NORRISTOWN, Pa. (Reuters) - The judge presiding over U.S. comedian Bill Cosby’s trial for sexual assault accusations refused on Thursday to remove himself from the case, rejecting defense attorney concerns over his wife being an advocate for sexual assault victims.
The judge also postponed ruling on a host of other motions that will shape Cosby’s second trial. The once-beloved comedian and television star has been accused by more than 50 women of sexual assault going back decades.
Only one of those accusations was recent enough to prosecute. Cosby, 80, is charged with drugging and assaulting Andrea Constand, 44, at his home near Philadelphia between Dec. 30, 2003, and Jan. 20, 2004. Jury selection is due to start on Monday.
Cosby, best known as the wise and witty dad in the 1980s TV hit “The Cosby Show,” has denied criminal wrongdoing, saying any sexual contact he had was consensual.
Cosby’s first trial ended in June with a mistrial after the jury failed to reach a unanimous verdict following six days of deliberations.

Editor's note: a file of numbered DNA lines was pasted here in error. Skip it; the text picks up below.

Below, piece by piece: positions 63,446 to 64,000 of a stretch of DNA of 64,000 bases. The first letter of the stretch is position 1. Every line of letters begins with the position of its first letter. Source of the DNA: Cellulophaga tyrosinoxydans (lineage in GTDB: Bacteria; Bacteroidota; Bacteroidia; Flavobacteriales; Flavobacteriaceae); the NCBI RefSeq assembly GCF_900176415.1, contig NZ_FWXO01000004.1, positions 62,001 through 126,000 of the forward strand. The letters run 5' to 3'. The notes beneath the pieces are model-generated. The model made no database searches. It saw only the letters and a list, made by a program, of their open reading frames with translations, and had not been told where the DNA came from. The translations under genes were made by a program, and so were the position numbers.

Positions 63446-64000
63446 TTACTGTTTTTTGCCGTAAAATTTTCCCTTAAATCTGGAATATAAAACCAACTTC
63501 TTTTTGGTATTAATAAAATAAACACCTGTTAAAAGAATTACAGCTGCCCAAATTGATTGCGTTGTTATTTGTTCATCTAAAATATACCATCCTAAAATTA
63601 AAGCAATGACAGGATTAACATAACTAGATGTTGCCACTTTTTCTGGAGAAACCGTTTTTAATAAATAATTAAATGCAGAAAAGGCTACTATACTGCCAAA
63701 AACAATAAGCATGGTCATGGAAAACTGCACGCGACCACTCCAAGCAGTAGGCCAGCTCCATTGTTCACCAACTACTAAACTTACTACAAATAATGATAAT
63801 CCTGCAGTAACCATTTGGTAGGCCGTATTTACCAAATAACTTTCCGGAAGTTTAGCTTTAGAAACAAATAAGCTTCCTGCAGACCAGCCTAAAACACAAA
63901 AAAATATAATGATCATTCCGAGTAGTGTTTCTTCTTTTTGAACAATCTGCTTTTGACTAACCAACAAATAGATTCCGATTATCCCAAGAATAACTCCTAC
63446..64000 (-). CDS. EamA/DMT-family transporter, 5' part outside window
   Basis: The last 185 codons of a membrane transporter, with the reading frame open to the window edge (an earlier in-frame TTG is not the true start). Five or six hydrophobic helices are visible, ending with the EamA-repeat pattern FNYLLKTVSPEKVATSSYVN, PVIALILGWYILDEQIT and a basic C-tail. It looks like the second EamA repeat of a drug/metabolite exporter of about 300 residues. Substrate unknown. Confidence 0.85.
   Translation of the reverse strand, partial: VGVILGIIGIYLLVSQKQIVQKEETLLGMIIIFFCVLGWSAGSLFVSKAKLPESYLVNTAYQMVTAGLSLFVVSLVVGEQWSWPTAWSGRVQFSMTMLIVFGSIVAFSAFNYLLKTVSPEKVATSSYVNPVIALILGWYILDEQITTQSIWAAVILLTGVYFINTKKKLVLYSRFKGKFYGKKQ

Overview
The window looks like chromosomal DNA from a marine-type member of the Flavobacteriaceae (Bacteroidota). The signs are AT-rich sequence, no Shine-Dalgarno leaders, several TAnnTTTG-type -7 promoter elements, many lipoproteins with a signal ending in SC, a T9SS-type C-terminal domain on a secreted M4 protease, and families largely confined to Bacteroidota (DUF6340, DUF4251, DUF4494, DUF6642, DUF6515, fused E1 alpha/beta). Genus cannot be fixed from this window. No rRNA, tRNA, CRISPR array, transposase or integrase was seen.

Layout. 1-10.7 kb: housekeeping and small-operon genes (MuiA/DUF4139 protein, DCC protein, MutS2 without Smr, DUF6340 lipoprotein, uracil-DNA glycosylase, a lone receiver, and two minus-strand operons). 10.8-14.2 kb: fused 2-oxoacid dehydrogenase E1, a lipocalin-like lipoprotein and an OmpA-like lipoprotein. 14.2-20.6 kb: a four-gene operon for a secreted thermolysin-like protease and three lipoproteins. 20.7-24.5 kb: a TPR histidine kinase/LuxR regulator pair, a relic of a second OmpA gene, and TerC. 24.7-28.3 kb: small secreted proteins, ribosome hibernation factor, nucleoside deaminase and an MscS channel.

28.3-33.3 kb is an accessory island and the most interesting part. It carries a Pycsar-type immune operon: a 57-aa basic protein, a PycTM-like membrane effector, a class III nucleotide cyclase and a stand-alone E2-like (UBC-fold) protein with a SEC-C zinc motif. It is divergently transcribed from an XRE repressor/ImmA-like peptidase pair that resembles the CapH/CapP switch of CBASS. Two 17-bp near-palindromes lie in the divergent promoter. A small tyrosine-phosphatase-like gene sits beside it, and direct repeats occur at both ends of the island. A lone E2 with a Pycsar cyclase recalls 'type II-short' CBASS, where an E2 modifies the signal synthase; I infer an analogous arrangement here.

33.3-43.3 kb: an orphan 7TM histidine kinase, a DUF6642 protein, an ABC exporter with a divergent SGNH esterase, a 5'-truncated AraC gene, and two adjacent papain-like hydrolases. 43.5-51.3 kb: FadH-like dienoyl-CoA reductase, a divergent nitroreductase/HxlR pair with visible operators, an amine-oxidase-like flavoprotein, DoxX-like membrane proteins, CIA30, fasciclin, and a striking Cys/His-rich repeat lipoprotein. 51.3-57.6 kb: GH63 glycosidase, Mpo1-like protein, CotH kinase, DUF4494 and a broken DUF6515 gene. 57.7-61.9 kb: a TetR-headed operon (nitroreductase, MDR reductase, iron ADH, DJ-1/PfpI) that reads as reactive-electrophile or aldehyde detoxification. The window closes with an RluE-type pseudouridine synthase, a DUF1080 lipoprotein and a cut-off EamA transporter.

Cosby, who now walks with a cane and has poor vision, sat at the defense table on Thursday for the first of two days of pre-trial arguments, with the defense and prosecution clashing over what witnesses and evidence the jury should be allowed to see.
Cosby’s defense team sought the judge’s recusal because his wife, Dr. Deborah O’Neill, is a psychotherapist at Penn who coordinates a group that helps sexual assault victims. She made a $100 donation to a feminist group at the University of Pennsylvania sponsoring the annual V-Day activities, which include a production of the play “The Vagina Monologues.”
O’Neill dismissed the request, saying, “She’s an independent woman and has a right to be involved in anything she believes in.”
Prosecutors want to quash any mention of a 2005 press release in which former District Attorney Bruce Castor announced that he would not prosecute Cosby, and of how current District Attorney Kevin Steele later decided to file charges.
Defense lawyers want the jury to hear from Margo Jackson, who they say will testify that she heard Constand say she could make money on a sexual assault accusation against a celebrity.
In the first trial, O’Neill ruled Jackson’s testimony was inadmissible as hearsay but now he is reconsidering.
The pre-trial hearing was due to resume on Friday morning.Jury selection is to begin on Monday, with the jury pool being sequestered starting on Sunday night, O’Neill said.
Reporting by David DeKok Writing by Daniel Trotta Editing by Bernadette Baum and Bill Trott